O believers, when you stand for prayer, wash your faces, and your hands up to the elbows, and wipe your heads, and wash your feet up to the ankles. If you are unclean, bathe and purify your bodies fully. But if you are ill or in the middle of travelling or … you cannot find water, then take wholesome dust and wipe your faces and hands with that. For Allah does not wish to burden you, rather He desires to purify you and to complete His blessing and favour upon you so that, perhaps, you may he grateful.[5:6]
Here is a grand prescription from among the many marvels of the Qur’an. The day will come when even non-Muslims will imitate the Muslim wudu or washing before prayer, a privilege and favour Muslims have enjoyed for more than fourteen hundred years. And they have done so, more or less, unawares, as it is only through the discoveries of biologists in the last twenty years that we have come to understand fully the wonderful effects of wudu. The three principal benefits that human health derives from washing are related to the circulatory system, the immune system, and the electrostatic balance of the body.
The circulatory system is twofold. First, the heart pumps blood out to the tissue cells in every part of the body. Second, it collects back the biologically used blood. If this reverse circulation in particular is disturbed, diastolic blood pressure increases and ageing, even the onset of death, may be precipitated.
The healthful condition and functioning of the blood vessels is essential to this twofold circulatory system. Blood vessels resemble flexible tubing, dividing into thinner branches as the distance from the heart increases. If the thinner tubes in particular become hardened and lose their elasticity, pressure and workload upon the heart are increased. This is known in medical jargon as arteriosclerosis.
Various aspects of our lives cause the blood vessels to harden and become constricted. This problem, considered to be the basis of ageing and bodily deterioration, is now a distinct field of medicine on its own. Improper nutrition and nervous reactions can have a serious effect on the condition of the blood vessels. If sclerotic development is observed in a blood vessel, what practical measure can be taken against it?
The hardening and narrowing of blood vessels does not happen all at once, but over a long period. The vessels furthest from the heart, such as those in the brain, feet and hands, are more vulnerable to the process which begins slowly in these locations and goes on continuously with the passage of time. However, there is an application in our daily routine which, in a sense exercises blood vessels by alternately contracting and dilating them. Its agent is water, which gives rise to temperature gradients. Water ensures flexibility and visor of vessels distant from the heart by dilating them when hot and contracting them when cold. It also forces nutrients, deposited in tissues as a result of sluggish circulation, back into the bloodstream by virtue of the temperature difference.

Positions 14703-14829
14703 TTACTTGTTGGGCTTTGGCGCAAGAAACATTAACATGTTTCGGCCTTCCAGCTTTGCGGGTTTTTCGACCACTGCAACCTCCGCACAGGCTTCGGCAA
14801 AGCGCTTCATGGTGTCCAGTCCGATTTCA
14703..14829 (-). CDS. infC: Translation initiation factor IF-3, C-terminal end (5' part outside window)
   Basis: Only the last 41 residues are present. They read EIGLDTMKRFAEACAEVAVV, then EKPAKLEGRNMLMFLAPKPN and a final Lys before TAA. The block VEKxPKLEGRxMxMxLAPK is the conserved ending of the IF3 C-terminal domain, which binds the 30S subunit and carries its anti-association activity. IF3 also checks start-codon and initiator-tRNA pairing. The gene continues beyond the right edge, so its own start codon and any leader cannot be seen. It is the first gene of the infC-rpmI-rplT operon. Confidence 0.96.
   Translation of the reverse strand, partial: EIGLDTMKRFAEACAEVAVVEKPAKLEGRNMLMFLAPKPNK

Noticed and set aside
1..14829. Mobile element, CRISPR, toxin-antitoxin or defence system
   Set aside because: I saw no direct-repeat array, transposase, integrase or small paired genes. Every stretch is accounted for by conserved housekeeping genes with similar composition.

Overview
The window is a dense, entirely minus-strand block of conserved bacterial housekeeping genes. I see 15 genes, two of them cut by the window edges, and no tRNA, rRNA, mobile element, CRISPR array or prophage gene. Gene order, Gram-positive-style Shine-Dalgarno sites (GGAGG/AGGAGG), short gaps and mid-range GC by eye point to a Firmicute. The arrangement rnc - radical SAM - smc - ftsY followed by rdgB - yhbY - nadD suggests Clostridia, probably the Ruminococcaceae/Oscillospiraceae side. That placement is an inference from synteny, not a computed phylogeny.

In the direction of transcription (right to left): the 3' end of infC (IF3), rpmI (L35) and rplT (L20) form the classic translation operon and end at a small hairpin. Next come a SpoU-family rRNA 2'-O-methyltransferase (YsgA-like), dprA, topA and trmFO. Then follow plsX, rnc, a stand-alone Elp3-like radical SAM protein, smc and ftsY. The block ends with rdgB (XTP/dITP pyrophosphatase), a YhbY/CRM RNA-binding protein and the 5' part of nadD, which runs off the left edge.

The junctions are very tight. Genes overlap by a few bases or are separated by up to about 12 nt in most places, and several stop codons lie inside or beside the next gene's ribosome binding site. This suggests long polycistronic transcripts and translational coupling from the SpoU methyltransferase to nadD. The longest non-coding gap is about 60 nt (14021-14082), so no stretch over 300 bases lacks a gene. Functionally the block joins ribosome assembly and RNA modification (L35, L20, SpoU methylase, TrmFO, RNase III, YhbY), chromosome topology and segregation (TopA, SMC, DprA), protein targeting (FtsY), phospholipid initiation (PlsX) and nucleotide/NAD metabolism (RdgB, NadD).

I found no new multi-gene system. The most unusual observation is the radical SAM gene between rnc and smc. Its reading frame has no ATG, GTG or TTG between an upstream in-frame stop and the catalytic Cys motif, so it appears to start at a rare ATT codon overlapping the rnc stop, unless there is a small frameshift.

In view of these facts, is it possible to understand the verse commanding Muslims to wash the hands, feet and face in the wudu rite as anything short of a marvel, particularly in the light of the conclusion of the verse: He desires to.... complete His blessing and favour upon you. Circulation of the blood is a favour to us from the Creator. The command to do wudu completes that favour by maintaining the blood vessels and the circulatory system generally in a healthy state. This is the first of the many blessings of wudu. It is impossible to deny the fact that washing protects against senility which is the way the hardening of blood vessels reflects on the circulation in the brain of a person who has been doing wudu regularly since childhood.
In addition to the circulation of red blood cells in the body, there is also the circulation of white blood cells or leucocytes. The vessels of this system are ten times thinner than those which conduct red blood cells. We sometimes see its colourless fluid oozing from the skin walls in some abrasions or wounds. It is this lymphatic circulation which keeps all points of the body within the protection of the immune system. Any bacterium, alien object, or cancer cell (the cause of which is not known), which may have invaded the body is destroyed by the warrior cells or leucocytes in the lymphatic circulation. The appearance of an infectious disease or cancer in the body is always contingent on the malfunctioning of the immune system.